What to Look For
Once installed, engineered oak flooring can be difficult to distinguish from a solid oak plank floor. However, even a trained eye can be fooled as often as not. Even though both types of oak flooring are able to bring the look of natural wood into a home, they are very different. When to use planks and when to use engineered can seem to be confusing.
However, it really isn’t! Engineered oak flooring behaves a little differently than plank floors do and they tend to be easier to install.
Wood floors are a classic addition to any home. Barring damage from fire or flood, a well-made and correctly installed oak engineered floor will add warmth, character and value to your home.
Originally, engineered oak flooring was developed for use on the ground floor of a home built on a concrete slab or in a basement. However, engineered oak flooring technology has exploded over the last 20 years and can be used just about anywhere.
Engineered oak flooring can be more resistant to moisture and tends to be more stable. While no untreated wood product can tolerate water standing on it, the stable moisture levels over underfloor heating aren’t a problem for most engineered floors.
The key to this increased stability and moisture tolerance comes from how an engineered oak floor is made.
This photo shows a cross-section of a high-quality, engineered wood floor. They range in thickness from 11mm to 20mm. The top layer is a veneer of the desired wood; the thicker that veneer is, the more expensive the floor will be.
When this top veneer is very thin (0.6mm or so) the resulting floor cannot be refinished. For example, sanding back and the reapplying of oil etc. However, when the top veneer has a thickness of 2 mm to 6 mm, it can be refinished multiple times.
The layers in the base layer are important and also play a role in the final price. There can be anywhere between 3 and 12 layers of plywood and unfinished white wood. This depends on the thickness and quality of the finished product.
When you are shopping for engineered oak flooring, pay attention to how it’s made up. Pay attention to the whole board, not just how the top layer looks.
With different thicknesses available, engineered oak flooring to be laid without awkward transitions between different flooring materials. The most common transitions people have trouble bridging are areas between a tiled kitchen and the rest of the house. By using an engineered oak floor, you can remove the need for large transition strips and the trimming down of doors.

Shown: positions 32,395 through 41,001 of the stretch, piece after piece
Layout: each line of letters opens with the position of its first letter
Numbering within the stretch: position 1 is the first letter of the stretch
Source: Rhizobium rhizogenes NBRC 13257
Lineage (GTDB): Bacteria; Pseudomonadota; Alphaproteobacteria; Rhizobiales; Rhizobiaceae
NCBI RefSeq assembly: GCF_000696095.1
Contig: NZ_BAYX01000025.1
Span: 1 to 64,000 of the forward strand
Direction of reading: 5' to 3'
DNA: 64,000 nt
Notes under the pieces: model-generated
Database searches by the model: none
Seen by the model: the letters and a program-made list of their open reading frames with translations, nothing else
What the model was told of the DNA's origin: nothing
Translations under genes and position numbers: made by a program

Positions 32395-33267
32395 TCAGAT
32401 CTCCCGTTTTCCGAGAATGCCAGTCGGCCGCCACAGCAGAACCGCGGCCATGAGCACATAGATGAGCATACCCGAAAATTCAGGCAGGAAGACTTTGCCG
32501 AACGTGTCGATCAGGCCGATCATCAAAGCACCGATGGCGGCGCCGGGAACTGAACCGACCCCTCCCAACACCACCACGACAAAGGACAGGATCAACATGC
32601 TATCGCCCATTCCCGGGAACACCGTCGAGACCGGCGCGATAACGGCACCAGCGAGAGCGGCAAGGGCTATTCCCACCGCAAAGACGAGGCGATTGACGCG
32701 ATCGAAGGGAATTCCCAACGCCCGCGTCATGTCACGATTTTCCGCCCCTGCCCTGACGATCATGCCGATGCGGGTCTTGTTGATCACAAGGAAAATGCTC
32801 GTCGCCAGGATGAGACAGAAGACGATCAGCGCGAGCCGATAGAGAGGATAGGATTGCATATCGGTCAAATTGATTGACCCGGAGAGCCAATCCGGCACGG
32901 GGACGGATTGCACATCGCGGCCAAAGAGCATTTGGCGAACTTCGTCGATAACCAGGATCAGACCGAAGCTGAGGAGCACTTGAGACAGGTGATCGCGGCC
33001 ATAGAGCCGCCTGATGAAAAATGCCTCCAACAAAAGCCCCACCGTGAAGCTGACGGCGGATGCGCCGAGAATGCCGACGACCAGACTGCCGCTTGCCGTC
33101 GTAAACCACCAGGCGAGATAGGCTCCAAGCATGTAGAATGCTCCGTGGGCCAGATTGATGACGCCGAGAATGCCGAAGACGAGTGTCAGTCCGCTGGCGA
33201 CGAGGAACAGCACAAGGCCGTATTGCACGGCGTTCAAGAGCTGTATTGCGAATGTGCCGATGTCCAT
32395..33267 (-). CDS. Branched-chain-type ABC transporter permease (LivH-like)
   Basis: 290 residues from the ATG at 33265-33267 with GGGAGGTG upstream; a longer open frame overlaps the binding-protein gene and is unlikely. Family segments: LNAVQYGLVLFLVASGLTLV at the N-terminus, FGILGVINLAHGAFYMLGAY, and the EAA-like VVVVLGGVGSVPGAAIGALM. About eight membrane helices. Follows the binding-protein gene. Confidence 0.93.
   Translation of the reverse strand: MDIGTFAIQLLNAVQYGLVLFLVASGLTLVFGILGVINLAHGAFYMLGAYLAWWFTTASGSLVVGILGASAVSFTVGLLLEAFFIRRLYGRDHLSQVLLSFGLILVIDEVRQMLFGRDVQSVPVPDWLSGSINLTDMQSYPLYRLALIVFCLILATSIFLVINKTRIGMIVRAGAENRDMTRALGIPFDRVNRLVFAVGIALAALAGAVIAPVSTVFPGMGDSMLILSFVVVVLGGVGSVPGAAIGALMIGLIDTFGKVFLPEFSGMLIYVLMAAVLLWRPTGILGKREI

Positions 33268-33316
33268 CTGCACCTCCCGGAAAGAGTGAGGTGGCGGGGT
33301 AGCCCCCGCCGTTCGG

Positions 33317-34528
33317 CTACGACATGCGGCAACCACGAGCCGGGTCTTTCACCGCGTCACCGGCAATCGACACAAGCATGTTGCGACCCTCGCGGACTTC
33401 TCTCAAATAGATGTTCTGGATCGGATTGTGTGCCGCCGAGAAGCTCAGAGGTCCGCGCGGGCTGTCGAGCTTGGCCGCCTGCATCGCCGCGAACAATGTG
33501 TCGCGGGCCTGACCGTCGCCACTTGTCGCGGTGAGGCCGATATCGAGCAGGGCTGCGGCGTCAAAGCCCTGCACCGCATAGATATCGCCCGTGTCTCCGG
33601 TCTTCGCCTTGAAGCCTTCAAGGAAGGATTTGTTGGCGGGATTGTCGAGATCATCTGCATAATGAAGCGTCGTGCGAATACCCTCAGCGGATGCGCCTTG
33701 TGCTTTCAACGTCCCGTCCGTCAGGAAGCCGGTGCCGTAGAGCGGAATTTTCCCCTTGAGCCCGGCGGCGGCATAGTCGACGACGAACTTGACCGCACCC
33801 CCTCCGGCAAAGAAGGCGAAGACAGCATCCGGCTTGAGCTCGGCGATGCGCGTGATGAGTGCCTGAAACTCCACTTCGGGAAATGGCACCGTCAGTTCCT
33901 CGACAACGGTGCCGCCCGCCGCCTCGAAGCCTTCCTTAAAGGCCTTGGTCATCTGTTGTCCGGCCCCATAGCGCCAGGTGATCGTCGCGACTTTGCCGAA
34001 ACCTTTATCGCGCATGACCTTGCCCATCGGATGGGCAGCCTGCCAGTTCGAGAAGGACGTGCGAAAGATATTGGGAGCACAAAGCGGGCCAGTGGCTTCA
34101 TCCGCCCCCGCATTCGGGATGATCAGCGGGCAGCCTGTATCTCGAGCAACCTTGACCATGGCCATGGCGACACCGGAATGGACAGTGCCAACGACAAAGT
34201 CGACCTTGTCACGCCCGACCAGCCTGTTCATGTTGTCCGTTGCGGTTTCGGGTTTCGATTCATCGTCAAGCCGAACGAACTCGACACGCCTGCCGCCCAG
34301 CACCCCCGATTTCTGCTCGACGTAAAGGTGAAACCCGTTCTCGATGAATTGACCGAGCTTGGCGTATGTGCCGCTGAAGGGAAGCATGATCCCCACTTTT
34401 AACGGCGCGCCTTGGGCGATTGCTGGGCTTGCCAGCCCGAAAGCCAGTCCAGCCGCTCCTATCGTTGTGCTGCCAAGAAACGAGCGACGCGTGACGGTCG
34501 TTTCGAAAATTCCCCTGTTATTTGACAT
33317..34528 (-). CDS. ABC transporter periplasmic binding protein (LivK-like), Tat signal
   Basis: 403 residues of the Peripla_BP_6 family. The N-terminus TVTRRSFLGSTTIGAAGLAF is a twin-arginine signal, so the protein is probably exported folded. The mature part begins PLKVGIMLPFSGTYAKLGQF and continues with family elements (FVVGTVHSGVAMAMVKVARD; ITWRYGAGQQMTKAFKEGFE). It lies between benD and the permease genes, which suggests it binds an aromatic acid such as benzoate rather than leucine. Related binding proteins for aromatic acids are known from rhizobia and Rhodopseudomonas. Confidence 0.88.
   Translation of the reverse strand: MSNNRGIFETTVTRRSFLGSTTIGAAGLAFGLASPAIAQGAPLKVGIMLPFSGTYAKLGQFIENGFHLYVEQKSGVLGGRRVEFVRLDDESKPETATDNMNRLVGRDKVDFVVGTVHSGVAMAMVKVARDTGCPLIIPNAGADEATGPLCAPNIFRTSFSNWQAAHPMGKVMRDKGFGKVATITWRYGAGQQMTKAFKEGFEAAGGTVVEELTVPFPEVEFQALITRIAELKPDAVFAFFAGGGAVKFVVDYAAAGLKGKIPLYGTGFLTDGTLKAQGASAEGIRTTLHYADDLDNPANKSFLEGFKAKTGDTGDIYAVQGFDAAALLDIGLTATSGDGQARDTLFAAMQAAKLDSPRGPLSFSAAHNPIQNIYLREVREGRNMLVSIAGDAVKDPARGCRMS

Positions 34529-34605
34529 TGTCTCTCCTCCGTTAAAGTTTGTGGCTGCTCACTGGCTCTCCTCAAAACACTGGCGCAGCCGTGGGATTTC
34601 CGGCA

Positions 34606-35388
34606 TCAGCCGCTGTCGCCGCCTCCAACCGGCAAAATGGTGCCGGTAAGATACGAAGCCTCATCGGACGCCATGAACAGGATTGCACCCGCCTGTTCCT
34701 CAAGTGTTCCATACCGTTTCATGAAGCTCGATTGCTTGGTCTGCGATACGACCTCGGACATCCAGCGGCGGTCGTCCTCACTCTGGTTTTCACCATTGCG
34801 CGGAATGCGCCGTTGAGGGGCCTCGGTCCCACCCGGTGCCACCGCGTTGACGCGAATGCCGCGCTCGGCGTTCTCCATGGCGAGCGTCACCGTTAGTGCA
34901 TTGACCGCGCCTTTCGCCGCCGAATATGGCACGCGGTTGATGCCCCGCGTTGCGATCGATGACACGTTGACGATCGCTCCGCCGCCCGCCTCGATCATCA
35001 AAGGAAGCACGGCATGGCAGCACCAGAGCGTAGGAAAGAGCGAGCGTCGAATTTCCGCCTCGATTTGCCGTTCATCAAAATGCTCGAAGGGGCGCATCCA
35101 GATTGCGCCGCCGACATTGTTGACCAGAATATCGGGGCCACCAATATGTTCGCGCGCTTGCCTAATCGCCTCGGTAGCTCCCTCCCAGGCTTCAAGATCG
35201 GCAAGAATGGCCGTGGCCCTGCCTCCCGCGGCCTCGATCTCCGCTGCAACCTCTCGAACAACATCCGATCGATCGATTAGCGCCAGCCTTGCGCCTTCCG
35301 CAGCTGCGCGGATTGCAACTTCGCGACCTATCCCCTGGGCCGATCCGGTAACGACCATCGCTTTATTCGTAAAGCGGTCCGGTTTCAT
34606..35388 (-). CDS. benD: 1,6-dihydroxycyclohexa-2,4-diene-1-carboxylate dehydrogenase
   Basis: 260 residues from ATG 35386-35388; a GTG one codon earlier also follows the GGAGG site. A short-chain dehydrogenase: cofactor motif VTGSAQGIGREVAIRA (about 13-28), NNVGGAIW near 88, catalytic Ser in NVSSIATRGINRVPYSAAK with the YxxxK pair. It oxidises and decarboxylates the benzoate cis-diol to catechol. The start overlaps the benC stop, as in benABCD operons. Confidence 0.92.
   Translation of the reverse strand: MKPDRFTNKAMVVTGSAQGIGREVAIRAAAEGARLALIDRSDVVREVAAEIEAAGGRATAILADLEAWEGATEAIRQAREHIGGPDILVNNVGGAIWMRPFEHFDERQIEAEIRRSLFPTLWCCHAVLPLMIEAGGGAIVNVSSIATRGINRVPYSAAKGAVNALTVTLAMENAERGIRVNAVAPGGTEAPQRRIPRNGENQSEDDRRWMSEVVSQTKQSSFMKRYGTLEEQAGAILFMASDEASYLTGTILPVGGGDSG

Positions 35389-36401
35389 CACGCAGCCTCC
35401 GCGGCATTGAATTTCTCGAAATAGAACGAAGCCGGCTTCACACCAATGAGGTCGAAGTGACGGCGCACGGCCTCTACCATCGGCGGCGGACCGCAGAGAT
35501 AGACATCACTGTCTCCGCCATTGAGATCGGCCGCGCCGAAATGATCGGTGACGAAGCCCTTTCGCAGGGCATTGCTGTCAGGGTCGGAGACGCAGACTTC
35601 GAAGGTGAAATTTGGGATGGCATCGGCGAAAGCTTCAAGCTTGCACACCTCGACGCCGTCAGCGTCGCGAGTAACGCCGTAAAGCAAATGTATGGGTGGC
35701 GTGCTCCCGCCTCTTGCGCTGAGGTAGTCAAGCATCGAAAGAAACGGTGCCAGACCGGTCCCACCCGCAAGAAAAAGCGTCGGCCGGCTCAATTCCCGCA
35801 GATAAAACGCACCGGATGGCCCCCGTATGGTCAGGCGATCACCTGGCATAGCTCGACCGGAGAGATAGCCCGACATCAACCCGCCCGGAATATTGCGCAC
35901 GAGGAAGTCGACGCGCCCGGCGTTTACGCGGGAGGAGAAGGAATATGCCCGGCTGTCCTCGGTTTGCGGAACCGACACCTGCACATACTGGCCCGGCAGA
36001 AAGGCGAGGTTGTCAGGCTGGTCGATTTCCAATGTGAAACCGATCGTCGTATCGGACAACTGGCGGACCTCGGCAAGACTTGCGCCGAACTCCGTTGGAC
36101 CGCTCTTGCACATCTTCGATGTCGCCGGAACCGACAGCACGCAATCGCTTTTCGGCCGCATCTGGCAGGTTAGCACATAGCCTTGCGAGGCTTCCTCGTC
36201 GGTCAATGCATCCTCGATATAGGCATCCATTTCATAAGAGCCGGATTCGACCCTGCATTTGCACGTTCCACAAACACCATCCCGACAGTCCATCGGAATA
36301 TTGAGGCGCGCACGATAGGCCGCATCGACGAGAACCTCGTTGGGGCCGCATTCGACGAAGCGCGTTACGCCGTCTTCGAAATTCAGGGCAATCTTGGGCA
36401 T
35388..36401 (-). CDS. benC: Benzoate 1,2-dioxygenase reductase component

Engineered oak flooring was developed for use over concrete slabs, but the thicker versions can be nailed down over a wood subfloor, the same way you would install a solid oak plank floor. However, nailing down a wooden floor is probably best left to a professional.
Engineered oak flooring can also be glued down. Glueing down an engineered oak floor is a project a do-it-yourselfer can usually take on provided he or she has a lot of time and a fair amount of experience with DIY projects. It may make more sense to have it installed if you aren’t overly confident and competent!
If sustainability is a priority, engineered wood floors tend to be a more sustainable option. This is especially true if you’re considering an exotic wood. The exotic trees that need to be harvested to make, say, a Rosewood floor goes a lot further if only a 6mm-thick veneer is going on each board.
There’s a lot of sustainability innovation that applies to the sub-layers too, so do your homework and look for those FSC logos on anything you buy.
Engineered oak floorboards will last from 20 to 100 years, depending on the thickness of the top veneer.
The best-engineered oak floorboards will last as long, and perform as well as a solid plank floor, so another consideration to keep in mind is how long you want this material to last.
Using a high-quality, long-lasting engineered wood floor won’t affect your resale value, but using a cheap one will.
The characteristics of the wood that ends up on the top layer will always play into the longevity and resilience of an engineered wood floor, though the effect is moderated somewhat.